As we all know at this point, Father’s Day is tomorrow. While we’re preparing to honor and celebrate the men who have been a father or a father figure to us, I’ve been thinking…
What are the TOP things I've learned from the two greatest fathers I’ve known- my dad and grandfather?
As I narrow these thoughts down, I hope you too reflect on the lessons your own father or other great men in your life have taught you. Share in the comments! Now to let you in on some incredible life lessons.
The top thing I learned from my dad is...
As a “free spirit,” I butted heads with my dad's structure a lot when I was young. He was routine and immovable. I didn’t want to make up my bed and didn’t see the big deal about walking in a few minutes late. What I know now that I’m older, is that he was giving me a firm place to ground my life when I may have just floated around without a ton of purpose otherwise. Now that I’m older, I see his routines for what they truly are- disciplines that cause slow growth over time.
Every morning I’d come down the stairs and dad would be there, eating breakfast, sipping coffee, and reading his devotion book and Bible. Every. Single. Day.
He says it wasn’t on purpose, but he’d always leave his books open on the table after he was finished. Curiosity would get the best of me and I’d find myself sitting in his seat and, between bites of Cheerios, pouring through the pages he had just finished. Every. Single. Day.
Dad taught me through his very simple morning routine a fundamental part of my faith: Discipline is a determined decision with direct action. 1 Corinthians 9:27 parallels it to the commitment and training of an athlete. It’s practicing even when you don’t want to that day. It’s putting in the hard work, not for the instant reward, but for the long-term benefits. It’s anything you do to create endurance so that you stay in the faith game.
The simple daily grind takes hard-core discipline. It’s a determined decision to train to become a woman under the authority of God’s Word, participate in her story, and actively share the love of Jesus in her generation. No matter what it takes. Every. Single. Day.
The greatest lesson my grandfather taught me was...
My grandfather came to the states from Puerto Rico. He was a pastor's kid, the youngest of six children, without a lot of money or possessions. After the Korean War, the GI Bill allowed him to come to the US and get an education. He went on to learn everything his possibly could and get several degrees, work for the US Government, serve in churches and countries across the globe, and love on every person he ever met.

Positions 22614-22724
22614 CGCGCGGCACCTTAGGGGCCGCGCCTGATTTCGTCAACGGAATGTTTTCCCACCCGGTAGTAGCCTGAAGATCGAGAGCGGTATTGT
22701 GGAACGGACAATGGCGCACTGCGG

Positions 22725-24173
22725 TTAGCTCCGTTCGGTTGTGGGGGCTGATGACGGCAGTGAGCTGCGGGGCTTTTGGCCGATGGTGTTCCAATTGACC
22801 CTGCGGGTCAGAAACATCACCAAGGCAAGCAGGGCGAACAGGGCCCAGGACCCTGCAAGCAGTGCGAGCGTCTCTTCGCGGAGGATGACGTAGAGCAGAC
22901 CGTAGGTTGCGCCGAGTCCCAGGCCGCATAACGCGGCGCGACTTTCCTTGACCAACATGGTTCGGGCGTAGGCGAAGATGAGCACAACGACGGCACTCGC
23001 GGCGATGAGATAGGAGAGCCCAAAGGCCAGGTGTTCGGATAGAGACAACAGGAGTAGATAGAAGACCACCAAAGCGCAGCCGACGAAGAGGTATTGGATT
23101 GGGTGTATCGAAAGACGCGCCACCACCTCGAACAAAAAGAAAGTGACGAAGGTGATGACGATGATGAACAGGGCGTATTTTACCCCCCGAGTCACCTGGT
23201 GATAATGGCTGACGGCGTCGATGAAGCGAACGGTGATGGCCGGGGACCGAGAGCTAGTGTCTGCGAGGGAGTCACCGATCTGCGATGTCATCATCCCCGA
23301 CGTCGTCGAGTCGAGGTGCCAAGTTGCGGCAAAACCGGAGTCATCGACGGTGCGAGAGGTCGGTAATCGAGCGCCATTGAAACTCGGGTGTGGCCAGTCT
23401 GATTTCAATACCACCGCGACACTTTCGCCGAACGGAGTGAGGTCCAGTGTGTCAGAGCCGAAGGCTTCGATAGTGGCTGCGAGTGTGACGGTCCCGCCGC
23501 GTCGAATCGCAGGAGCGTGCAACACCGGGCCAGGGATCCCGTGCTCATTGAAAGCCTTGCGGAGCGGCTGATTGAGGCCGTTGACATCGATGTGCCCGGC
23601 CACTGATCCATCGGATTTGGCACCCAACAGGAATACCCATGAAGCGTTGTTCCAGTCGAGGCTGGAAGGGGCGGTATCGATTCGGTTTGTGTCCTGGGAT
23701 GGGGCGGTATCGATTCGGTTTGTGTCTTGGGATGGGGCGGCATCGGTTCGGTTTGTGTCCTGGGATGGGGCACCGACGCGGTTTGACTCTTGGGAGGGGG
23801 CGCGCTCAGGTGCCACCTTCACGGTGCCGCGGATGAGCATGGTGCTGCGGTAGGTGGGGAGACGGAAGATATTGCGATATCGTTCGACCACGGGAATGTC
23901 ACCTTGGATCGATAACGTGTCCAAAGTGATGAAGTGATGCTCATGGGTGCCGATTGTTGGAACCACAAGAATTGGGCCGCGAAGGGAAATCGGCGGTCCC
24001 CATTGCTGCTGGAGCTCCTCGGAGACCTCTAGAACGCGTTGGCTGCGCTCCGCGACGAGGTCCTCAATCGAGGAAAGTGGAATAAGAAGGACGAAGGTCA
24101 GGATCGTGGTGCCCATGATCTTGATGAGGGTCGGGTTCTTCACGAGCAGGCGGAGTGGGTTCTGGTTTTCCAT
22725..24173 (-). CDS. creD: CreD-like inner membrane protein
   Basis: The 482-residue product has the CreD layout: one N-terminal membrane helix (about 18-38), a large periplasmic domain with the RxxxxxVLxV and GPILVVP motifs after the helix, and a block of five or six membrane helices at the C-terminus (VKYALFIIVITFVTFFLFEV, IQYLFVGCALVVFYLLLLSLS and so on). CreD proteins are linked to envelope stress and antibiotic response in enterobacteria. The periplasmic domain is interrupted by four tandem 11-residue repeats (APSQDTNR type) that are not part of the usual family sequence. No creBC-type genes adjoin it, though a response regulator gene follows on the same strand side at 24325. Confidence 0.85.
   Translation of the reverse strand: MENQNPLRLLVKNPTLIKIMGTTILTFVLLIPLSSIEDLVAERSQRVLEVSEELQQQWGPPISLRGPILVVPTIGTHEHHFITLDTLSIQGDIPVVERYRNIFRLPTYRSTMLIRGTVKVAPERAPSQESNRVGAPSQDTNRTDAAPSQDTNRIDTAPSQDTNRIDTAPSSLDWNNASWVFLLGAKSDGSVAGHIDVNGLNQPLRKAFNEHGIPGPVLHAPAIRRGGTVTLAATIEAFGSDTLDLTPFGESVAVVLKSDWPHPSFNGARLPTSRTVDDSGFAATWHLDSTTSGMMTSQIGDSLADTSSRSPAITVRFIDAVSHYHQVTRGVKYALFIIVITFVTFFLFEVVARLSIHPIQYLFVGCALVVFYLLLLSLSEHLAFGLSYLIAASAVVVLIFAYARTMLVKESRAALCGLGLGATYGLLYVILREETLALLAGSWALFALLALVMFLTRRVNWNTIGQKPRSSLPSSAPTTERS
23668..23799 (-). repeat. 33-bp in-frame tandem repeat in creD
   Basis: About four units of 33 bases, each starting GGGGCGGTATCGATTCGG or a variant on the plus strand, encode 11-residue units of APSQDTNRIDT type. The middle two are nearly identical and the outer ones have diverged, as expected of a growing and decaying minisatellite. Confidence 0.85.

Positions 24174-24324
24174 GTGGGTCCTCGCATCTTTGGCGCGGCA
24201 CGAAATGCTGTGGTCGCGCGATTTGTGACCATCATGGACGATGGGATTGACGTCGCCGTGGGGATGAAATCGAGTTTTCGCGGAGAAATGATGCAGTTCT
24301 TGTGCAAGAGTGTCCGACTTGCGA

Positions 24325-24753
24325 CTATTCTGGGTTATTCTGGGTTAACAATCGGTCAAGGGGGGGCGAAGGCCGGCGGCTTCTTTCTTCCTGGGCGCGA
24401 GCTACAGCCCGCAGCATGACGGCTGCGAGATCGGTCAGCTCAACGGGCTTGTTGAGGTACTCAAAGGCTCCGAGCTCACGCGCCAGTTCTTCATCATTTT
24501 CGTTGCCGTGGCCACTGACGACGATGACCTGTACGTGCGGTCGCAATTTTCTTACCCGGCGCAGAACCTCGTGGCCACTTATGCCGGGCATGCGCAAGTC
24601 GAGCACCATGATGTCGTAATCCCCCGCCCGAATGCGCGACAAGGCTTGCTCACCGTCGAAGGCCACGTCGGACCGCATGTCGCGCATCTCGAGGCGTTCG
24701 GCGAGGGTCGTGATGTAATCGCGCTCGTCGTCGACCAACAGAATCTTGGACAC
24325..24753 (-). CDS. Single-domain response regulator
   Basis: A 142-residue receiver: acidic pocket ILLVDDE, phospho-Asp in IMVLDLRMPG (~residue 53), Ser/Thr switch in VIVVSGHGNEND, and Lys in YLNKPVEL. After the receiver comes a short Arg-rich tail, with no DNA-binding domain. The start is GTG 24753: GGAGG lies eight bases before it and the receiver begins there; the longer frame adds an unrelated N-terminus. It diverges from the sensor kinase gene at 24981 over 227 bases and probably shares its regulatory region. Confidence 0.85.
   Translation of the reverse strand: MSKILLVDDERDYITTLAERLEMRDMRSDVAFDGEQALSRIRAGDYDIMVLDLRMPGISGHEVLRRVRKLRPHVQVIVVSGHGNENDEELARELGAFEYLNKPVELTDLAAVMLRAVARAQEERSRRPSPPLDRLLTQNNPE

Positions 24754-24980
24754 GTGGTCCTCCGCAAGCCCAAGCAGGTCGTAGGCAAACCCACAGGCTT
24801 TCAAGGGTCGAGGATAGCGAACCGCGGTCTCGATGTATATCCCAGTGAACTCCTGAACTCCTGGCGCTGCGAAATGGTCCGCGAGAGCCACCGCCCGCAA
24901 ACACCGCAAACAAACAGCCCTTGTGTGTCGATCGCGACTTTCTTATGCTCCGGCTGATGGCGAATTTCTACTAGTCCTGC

In all things, he always would first thank God and recognize the role He had in guiding, protecting and providing for him.
I can still picture my grandaddy speaking or preaching. He would stand on any platform and tell stories of how he was blown up in the war and survived, receiving a Purple Heart. He would recount when he was swept out to sea and survived by holding onto a rock in the middle of the ocean until he was rescued. He‘d talk about being in a plane crash that landed in the tops of trees that he not only lived through, but helped other survivors to safety as well. Insane things. He lived this life people make movies out of.
He would finish certain parts of his story and pause, meeting anyone in the audience dead in the eye through his square-rimmed glasses. As if he was letting you in on the greatest secret in the world, he would softly say, “BUT GOD still held me in the palm of His hand.”
For a man who accomplished so much, I never saw him take the glory for anything. He simply and powerfully always thanked God.
He taught me that God’s got me. I’m in His hand always. All that I do, all that I have, comes from Him. Be overwhelmingly grateful so that gratitude overflows from your life and spills out onto others.
I could go on and on about these men who set such incredible examples for me, but for today I wanted to just share these bulletproof life lessons in the hopes that they speak to and inspire you to celebrate the great men God has put in your life.
I would be amiss to not acknowledge that there are several of you reading this who didn't have a father, or your dad was absent, abusive, or not the leader he was called to be. I also know that there are others who are still longing to raise a family, waiting to celebrate a man by your side as a father on this day. Others have lost a father or father figure. So many things can make this day so incredibly hard.
I don’t have words that fix that. I’m not going to offer you solutions. I just want to give you permission after reading this to give it to God, your Heavenly Father. He can handle the hurt, anger, doubt. Just let it out. Tell Him about it. Let Him hold you this Father’s Day.
Kaley Rivera Thompson is an author, copywriter, public speaker, and musician. She serves as the Director of Communications and Donor Relations for the student sports-centric nonprofit she and her husband, Gage, run called Twelve. When she's not championing other women, cheering on the rising generation, writing or playing her guitar, Kaley loves to sip strong coffee, go on hikes, or take a day trip to the mountains with her family. She takes the most pride in being a mom to two little girls, Lina and Lili. You can follow her on instagram at @kriverathompson or find out more on her website at kriverathompson.com.